At her dying uncle's request, Is Twite goes to London to
find her cousin Arun who has run away from home. In London she
learns that half the children of the city are missing -- even,
it's rumored, the king's own son. Is soon hears whispers of a
mysterious Playland Express which promises youngsters a land of
carefree games and candy.
Things aren't so rosy at the other end of the midnight train
ride, and the unsuspecting children find themselves whisked away
to work for Gold Kingy in the mines and foundries of Blastburn.
More wily than the rest, Is slips off. The town of Blastburn seems
deserted (most people now live in New Blastburn underground)
except for a few old souls willing to defy Gold Kingy -- including
some newfound relatives: great-grandfather Twite and Great-Aunt
Ishie. Less welcome is that greedy Gold Kingy, with all of
Blastburn in his iron grip, is her uncle.
Is, who started out looking for just her cousin, now must
rescue the hundreds of children from Gold Kingy's mines and
foundries; and the best way to do that, it seems, is to work there
Ever since The Wolves of Willoughby Chase in 1963, Joan
Aiken has delighted readers young and old alike with her tales of
an alternate England, and Is Underground is every bit as
good as the others. Aiken's England is never idealized; her books,
however, are a perfect distillation of what we hope to find in a
period piece like this: humor, grit, a touch of fantasy, and
Aiken's character's are distinctive and eminently likeable or
despicable, as appropriate, and the dialogue is lively:
"I hardly know how best to break it to you. It is
"A wolf got him? So early in the winter?"
"No, sir, worse than that, I fear."
Grandfather and Ishie hurried outside, she carrying a lamp.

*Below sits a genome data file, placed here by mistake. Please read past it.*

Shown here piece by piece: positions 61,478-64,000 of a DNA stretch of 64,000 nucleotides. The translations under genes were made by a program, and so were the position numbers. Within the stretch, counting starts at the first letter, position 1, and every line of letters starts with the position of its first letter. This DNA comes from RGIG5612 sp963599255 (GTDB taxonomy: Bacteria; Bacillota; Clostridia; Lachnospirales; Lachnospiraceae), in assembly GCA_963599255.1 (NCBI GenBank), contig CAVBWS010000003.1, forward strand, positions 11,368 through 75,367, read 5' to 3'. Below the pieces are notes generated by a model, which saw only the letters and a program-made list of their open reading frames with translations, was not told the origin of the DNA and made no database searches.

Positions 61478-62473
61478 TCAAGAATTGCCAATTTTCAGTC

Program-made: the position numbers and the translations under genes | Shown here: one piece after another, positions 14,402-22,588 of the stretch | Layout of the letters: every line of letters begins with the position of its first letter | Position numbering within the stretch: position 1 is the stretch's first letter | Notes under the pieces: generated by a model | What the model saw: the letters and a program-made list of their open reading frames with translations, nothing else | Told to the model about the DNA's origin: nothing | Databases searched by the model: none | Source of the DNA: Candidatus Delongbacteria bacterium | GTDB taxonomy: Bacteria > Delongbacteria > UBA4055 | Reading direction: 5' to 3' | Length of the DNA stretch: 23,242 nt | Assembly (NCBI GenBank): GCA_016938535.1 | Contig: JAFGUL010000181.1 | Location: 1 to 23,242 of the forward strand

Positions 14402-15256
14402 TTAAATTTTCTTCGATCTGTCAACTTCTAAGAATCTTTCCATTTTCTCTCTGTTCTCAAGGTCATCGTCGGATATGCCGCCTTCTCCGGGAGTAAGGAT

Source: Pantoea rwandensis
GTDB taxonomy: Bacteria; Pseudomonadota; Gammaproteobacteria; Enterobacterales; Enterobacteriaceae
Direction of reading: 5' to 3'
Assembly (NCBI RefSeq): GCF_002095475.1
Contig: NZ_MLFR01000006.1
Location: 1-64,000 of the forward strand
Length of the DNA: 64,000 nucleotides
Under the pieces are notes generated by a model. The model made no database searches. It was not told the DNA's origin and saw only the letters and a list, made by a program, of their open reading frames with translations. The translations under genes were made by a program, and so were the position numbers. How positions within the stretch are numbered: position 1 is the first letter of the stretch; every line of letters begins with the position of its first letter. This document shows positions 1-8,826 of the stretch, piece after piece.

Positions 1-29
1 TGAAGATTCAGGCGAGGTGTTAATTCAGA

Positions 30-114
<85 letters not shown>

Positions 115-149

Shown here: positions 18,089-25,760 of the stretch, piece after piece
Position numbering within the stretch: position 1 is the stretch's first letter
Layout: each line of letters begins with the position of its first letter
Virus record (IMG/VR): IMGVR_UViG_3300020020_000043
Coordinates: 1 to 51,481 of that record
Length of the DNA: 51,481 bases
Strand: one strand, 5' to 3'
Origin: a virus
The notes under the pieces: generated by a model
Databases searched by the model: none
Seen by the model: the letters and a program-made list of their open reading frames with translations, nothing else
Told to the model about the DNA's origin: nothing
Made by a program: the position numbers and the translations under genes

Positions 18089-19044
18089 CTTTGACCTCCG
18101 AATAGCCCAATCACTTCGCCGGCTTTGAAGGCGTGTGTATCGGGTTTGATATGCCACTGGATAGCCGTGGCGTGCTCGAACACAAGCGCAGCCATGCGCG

There on the path lay Montrose, or what had once been Montrose;
now he looked like a flat two-dimensional drawing of a cat,
done by some savage.
Aunt Ishie burst into tears.
"I never liked that cat!" she sobbed. "He was always
bad-tempered and disagreeable. He bit me every time I fed him!
But that someone should use him so!"
"That was done by a steam hammer," pronounced Grandpa Twite,
closely inspecting his flattened pet. "Well -- at least he
won't need a deep grave."
One charming touch worth particular mention is the tales Is and
the others often tell each other. Little more than a few brief
words here -- "...she told Aunt Ishie the stories about the harp
of fishbones, and the crocodile who swallowed the dark, and the
glass dragon, and the girl who talked to the dead king, and Aunt
Ishie wrote them down in her neat, clear handwriting" -- many of
them are fully developed short stories from Aiken's other
collections. The four mentioned here can be found in her 1974
collection, Not What You Expected.
Other books about Is and her friends:
The Wolves of Willoughby Chase. Doubleday, 1963
Blackhearts in Battersea. Doubleday, 1964 (Simon and Dido)
Nightbirds in Nantucket. Doubleday, 1966 (Dido)
The Whispering Mountin, Doubleday, 1968 (Owen)
The Stolen Lake. Delacorte, 1981 (Dido)
The Cuckoo Tree. Doubleday, 1971 (Dido)
Dido and Pa. Delacorte Press, 1986 (Simon and Dido)
Is Underground. Delacorte Press, 1992 (Is)
Cold Shoulder Road.
Delacorte Press, 1996 (Is)
Dangerous Games. Delacorte Press, 1999 (Dido)
The short stories:
"The Harp of Fishbones" from Not What You
Expected. Doubleday, 1974
the glass dragon with three heads - "The Lost Five Minutes"
from Not What You Expected
the man with three wishes who married a swan - "The Third Wish"
from Not What You Expected
"The Queen with Screaming Hair" from The Last Slice of
Rainbow. Harper & Row, 1985
the mystery of the rocking donkey - ?
"A Leg Full of Rubies" from Not What You Expected
the crocodile who swallowed the dark - "The Cost of Night" from
Not What You Expected
the girl who talked to the dead king - "The Dark Streets of
Kimball's Green" from Not What You Expected
the mysterious barricades - ?
This review copyright 1997 by Wendy Morris
Information last updated February 21, 1999